Wow, I thought that I disliked the poison rules in Fantasy Craft... On Sunday I listened to one of my players going on at length.... He really does not like them. (One of his catch points was that a fast-acting paralytic poison only knocks you out for one round....) I do agree that tying onset time in with duration does not make sense, even the one paralytic poison that I could brew acts a heck of a lot faster than the duration. (Deadly nightshade - onset in less than an hour, duration days.)
He says that now
, but wait until the GM uses a "realistic" poison on a character he's built up for months....
Eric is making noises about not wanting to run Master Craft,
Oh, he is
a GM. Then of course he wants realistic poisons.
Seriously, I would simply never run a game with realistic poisons - it's not even remotely fun. I say this not to shut you down but rather as a counter-point: there are people who would put the book down for the opposite reason, and my designer gut tells me I'm not in the minority.
All that said, your point has been taken - repeatedly. We've said we'll include more realistic poison upgrades in future Fantasy Craft volumes and we will - with the appropriate warnings about how they run just as real a chance of ruining your game, of course.
Actually, he had no problems when I did
use a realistic poison on his character.
I mentioned it more because I was surprised by his vehemence than to restate my position. I have strong opinions, but his were... possibly overboard.
Mind you, he was also the player who had problems with the mere idea of subplots, and now he has completed more subplots than any other player....
Also a point worth making - I do tailor my poisons to fit the game. I would not, for example, poison a PC with a polonium-210 pellet. I might well poison an NPC with one, and give the PCs the fun of picking up some serious rads during the investigation and cleanup, but not give a PC a 'bang, you be dead' poison.
But I do
want the players worried when their friend or team mate Bob starts convulsing, arching his back and screaming. I want them to taste the coffee, and notice how very bitter it tastes.
Nightshade, with all its symptoms, yes. Aconite, no problem. Meadow orchid, the same. Inky cap - heh, heh, heh....*
Destroying Angel would not be fun to use on a PC (get sick, get better, die). But could give the PCs a false sense of security that an NPC is pulling through, only to have the character to die of general organ failure. (I have seen Destroying Angel once in the state of Maine.)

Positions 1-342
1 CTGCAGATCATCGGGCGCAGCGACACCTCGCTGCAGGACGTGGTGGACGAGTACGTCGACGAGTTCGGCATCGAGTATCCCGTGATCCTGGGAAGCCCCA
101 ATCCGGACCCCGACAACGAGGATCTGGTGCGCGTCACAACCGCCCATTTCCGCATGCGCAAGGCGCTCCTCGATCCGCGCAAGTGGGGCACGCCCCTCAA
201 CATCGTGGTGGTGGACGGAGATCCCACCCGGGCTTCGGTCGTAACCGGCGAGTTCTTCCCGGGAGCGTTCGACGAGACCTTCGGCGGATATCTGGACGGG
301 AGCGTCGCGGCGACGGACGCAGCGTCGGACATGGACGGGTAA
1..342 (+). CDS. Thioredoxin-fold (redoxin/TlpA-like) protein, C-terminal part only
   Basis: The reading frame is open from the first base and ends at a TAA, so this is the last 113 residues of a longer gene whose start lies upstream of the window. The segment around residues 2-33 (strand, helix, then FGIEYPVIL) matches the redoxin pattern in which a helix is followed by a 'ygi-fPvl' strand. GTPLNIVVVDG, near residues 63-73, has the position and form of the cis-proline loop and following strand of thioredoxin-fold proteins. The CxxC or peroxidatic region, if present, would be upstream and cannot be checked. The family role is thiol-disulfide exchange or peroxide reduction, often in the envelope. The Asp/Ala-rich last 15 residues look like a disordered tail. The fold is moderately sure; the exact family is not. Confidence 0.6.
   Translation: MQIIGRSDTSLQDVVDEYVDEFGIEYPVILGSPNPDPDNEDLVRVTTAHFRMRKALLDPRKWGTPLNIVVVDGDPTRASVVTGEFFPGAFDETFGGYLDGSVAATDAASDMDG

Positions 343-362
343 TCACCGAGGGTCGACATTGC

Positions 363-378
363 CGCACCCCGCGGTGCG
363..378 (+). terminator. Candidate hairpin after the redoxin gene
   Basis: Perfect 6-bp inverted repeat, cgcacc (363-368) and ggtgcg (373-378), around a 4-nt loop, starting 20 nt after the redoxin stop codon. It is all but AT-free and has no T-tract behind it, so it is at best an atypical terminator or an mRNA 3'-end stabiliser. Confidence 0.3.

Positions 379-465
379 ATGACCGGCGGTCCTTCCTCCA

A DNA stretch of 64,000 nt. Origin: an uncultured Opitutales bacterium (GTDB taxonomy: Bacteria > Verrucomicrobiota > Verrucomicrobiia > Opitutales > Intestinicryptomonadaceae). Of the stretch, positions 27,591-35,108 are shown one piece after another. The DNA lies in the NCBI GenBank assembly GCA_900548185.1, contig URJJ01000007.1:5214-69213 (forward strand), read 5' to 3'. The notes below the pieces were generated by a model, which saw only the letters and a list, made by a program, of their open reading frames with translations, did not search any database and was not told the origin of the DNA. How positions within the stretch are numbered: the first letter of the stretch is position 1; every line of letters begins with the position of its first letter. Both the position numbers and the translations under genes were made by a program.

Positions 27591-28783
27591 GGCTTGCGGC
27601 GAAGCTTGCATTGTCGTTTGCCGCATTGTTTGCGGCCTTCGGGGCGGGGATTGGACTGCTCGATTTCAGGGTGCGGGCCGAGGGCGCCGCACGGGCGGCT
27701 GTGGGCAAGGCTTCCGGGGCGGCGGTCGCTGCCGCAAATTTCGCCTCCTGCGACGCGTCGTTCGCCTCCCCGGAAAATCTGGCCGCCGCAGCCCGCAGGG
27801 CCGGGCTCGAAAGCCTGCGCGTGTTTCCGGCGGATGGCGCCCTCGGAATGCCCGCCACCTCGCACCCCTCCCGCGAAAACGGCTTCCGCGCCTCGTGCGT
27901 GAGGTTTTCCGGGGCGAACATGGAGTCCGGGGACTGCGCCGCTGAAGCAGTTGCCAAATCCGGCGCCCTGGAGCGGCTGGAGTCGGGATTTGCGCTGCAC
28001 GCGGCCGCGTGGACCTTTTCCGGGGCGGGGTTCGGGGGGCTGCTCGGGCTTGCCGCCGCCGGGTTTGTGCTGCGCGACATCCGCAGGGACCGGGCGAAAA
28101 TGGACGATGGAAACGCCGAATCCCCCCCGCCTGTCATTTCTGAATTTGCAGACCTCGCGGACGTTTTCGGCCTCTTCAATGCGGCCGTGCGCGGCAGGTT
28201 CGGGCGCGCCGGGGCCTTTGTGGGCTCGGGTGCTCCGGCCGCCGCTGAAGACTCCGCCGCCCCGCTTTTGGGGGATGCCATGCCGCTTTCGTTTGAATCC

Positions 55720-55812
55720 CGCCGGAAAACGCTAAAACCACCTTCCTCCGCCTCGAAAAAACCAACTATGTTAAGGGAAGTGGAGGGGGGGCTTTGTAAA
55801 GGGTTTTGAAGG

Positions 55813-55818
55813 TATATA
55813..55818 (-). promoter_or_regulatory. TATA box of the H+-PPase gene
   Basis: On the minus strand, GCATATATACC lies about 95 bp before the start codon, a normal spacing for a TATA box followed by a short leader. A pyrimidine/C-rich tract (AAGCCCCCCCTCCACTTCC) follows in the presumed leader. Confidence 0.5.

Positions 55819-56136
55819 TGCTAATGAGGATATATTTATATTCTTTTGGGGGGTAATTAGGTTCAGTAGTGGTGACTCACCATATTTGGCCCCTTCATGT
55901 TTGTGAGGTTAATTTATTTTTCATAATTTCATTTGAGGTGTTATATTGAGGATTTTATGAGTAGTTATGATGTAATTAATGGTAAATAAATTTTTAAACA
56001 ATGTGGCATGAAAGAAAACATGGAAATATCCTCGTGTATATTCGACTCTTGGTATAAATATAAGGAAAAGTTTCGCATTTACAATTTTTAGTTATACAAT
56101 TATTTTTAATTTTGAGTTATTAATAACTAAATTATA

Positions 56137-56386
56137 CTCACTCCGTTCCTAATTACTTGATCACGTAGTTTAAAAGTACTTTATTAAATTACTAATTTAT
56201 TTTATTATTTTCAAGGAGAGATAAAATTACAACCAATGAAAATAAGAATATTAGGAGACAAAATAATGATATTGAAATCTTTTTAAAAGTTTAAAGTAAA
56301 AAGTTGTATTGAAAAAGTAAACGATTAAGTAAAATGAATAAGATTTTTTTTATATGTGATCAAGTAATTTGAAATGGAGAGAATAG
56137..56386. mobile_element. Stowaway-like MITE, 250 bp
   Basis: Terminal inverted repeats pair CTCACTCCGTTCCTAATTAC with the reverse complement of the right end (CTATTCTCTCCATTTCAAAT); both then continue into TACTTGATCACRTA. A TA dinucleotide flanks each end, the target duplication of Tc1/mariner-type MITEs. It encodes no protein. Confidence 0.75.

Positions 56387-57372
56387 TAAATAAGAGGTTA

Fly Agaric is another that can be entertaining - it has two significant properties, one is poisoning, the other is as a predecessor to Viagra. (Spanish Fly.) Depending on dosage, I can have all sorts of fun.
When Nappy's hair takes on a healthy sheen over the course of months, followed by lethargy and a greying of his skin, I want them wondering what is afoot on the Isle of Elba.
Other poisons can be handled simply because the warning signs and treatment are well known - decocting peach pits to make cyanide, or serving the pits, slivered, over noodles in a white sauce... The smell of bitter almonds and treatment are well known.
Realistic does not necessarily mean instantly or certainly lethal, but it can add a level of verisimilitude that I feel the current rules are lacking. (I liked those in SC2.0 better, but still tweaked them).
It may be worth noting that I read one heck of a lot more mysteries than I do fantasy or espionage. I enjoy the plotting of poisons.
The Auld Grump, and all this is why I will never kill anyone with poisons, antique guns, or explosives... too many people would look my way....
* Inky Cap remains the only poison that I have knowingly ingested or served to other people. It is delicious, and nontoxic unless ingested with alcohol. Even then the symptoms are limited to vomiting and diarrhea. A 'Sickening' poison. Onset is a matter of minutes.
*EDIT* In other words, I prefer changing the system to fit the real poisons, rather than tell the PCs that they are suffering from Gobbledygook Pseudoscience Toxin.
*EDIT 2* It is perhaps worth noting that Aconite (or Aconitine) has only been used successfully twice - once in 1881, the other in 2009. While deadly it is treatable, and the symptoms easy to recognize.